Reduced dosage of ERF causes complex craniosynostosis in humans and mice and links ERK1/2 signaling to regulation of osteogenesis

@article{Twigg2013ReducedDO,
  title={Reduced dosage of ERF causes complex craniosynostosis in humans and mice and links ERK1/2 signaling to regulation of osteogenesis},
  author={Stephen R F Twigg and Elena Vorgia and Simon J. McGowan and Ioanna Peraki and Aim{\'e}e L. Fenwick and Vikram Sharma and Maryline Allegra and Andreas Zaragkoulias and Elham Sadighi Akha and Samantha J L Knight and Helen Lord and T. C. U. Forward Lester and Louise Izatt and Anne Katrin Lampe and Shehla N. Mohammed and Fiona J. Stewart and Alain Verloes and Louise E. Wilson and Chris Healy and Paul T Sharpe and Peter Hammond and Jim Hughes and Stephen Taylor and David Johnson and Steven A. Wall and George Mavrothalassitis and Andrew O. M. Wilkie},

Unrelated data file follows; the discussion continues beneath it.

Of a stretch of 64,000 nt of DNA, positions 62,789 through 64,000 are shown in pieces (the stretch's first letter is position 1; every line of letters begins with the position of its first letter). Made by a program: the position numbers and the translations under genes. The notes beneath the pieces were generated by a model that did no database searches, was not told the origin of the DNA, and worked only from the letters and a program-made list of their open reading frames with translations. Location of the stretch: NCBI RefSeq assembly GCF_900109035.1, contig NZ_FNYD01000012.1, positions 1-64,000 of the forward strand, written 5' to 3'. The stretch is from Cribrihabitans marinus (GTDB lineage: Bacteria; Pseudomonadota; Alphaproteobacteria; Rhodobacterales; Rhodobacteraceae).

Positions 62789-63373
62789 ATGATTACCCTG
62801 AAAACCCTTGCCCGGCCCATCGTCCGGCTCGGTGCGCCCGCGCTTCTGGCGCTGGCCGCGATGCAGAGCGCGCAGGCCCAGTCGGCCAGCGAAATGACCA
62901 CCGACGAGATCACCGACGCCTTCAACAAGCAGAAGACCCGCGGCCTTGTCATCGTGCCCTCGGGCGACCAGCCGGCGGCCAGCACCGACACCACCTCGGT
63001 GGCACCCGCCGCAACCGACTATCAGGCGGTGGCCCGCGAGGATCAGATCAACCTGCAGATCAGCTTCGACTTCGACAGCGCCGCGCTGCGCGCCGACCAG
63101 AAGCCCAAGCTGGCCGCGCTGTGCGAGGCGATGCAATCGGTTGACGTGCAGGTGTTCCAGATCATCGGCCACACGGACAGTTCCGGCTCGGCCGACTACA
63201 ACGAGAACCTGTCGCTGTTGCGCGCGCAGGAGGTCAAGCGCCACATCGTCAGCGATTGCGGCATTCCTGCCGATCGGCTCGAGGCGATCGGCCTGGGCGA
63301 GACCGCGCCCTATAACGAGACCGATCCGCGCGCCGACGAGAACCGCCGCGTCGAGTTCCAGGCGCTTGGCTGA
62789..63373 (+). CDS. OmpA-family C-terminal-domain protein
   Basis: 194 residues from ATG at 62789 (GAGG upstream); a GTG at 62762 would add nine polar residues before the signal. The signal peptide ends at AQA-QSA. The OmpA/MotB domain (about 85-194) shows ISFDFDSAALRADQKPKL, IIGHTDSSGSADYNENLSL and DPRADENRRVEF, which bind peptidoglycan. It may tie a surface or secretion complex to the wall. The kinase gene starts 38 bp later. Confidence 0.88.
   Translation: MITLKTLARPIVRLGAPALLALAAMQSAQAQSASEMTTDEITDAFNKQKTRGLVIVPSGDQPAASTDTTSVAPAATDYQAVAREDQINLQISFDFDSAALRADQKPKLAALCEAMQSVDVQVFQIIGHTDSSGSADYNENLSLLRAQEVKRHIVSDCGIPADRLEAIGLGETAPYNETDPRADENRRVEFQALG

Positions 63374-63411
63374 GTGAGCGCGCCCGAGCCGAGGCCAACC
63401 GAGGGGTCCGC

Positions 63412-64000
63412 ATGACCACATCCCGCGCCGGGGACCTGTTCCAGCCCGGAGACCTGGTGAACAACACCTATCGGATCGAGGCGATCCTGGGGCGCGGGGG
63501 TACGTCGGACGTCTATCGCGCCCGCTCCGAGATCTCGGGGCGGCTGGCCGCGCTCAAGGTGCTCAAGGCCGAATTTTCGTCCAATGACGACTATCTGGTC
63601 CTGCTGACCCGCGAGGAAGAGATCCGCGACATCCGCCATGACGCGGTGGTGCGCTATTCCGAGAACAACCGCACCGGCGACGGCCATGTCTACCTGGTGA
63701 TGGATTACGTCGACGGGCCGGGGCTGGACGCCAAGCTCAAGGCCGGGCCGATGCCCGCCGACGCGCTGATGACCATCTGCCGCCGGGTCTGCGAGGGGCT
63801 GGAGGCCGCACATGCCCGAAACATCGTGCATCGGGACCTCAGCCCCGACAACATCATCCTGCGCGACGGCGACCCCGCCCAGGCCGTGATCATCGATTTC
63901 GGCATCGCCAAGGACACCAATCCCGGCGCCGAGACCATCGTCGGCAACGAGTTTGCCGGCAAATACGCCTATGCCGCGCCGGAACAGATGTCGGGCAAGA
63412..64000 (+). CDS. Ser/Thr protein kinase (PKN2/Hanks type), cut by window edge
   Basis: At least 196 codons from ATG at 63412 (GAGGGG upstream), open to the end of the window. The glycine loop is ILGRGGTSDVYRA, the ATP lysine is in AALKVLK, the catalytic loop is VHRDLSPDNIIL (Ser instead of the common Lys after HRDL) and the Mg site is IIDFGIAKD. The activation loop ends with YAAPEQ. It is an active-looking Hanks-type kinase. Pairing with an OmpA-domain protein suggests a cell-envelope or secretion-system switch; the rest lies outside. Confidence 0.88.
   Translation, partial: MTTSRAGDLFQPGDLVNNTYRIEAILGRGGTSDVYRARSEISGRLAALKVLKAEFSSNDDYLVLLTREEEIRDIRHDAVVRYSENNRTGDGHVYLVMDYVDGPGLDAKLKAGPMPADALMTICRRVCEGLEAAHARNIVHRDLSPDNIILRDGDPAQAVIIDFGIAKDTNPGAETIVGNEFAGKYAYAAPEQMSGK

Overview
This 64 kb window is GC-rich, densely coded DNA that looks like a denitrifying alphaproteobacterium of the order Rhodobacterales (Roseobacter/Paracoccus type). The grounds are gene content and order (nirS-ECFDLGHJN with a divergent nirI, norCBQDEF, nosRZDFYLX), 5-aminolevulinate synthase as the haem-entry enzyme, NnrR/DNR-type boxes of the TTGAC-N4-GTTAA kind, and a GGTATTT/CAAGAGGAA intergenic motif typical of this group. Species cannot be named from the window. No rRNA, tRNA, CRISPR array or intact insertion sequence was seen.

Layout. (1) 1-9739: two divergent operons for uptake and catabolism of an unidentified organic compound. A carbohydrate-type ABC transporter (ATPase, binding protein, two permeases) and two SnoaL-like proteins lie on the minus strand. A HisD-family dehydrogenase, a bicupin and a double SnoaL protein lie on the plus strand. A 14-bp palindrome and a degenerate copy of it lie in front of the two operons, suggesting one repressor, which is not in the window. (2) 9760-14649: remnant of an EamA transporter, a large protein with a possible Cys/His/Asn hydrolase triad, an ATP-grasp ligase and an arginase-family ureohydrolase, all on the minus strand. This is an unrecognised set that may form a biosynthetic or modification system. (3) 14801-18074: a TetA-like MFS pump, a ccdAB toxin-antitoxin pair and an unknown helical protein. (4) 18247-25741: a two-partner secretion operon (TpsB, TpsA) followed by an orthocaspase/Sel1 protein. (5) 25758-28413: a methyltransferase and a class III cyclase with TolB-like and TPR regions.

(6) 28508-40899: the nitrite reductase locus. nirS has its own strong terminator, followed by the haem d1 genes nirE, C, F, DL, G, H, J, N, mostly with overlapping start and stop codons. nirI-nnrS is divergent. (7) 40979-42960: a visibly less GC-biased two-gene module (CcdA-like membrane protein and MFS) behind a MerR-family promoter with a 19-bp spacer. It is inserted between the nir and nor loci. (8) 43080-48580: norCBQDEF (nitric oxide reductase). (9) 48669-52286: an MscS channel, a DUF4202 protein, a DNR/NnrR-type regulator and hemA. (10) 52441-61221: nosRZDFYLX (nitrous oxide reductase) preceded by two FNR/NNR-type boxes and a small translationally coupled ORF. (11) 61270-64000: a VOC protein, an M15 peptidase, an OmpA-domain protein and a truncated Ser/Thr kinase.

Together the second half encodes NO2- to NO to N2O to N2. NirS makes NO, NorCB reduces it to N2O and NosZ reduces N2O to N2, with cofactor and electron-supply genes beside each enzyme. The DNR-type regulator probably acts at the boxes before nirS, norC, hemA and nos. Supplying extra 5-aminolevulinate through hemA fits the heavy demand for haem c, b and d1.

journal={Nature Genetics},
  year={2013},
  volume={45},
  pages={308-313}
}
The extracellular signal–related kinases 1 and 2 (ERK1/2) are key proteins mediating mitogen-activated protein kinase signaling downstream of RAS: phosphorylation of ERK1/2 leads to nuclear uptake and modulation of multiple targets. Here, we show that reduced dosage of ERF, which encodes an inhibitory ETS transcription factor directly bound by ERK1/2 (refs. 2,3,4,5,6,7), causes complex craniosynostosis (premature fusion of the cranial sutures) in humans and mice. Features of this newly… CONTINUE READING
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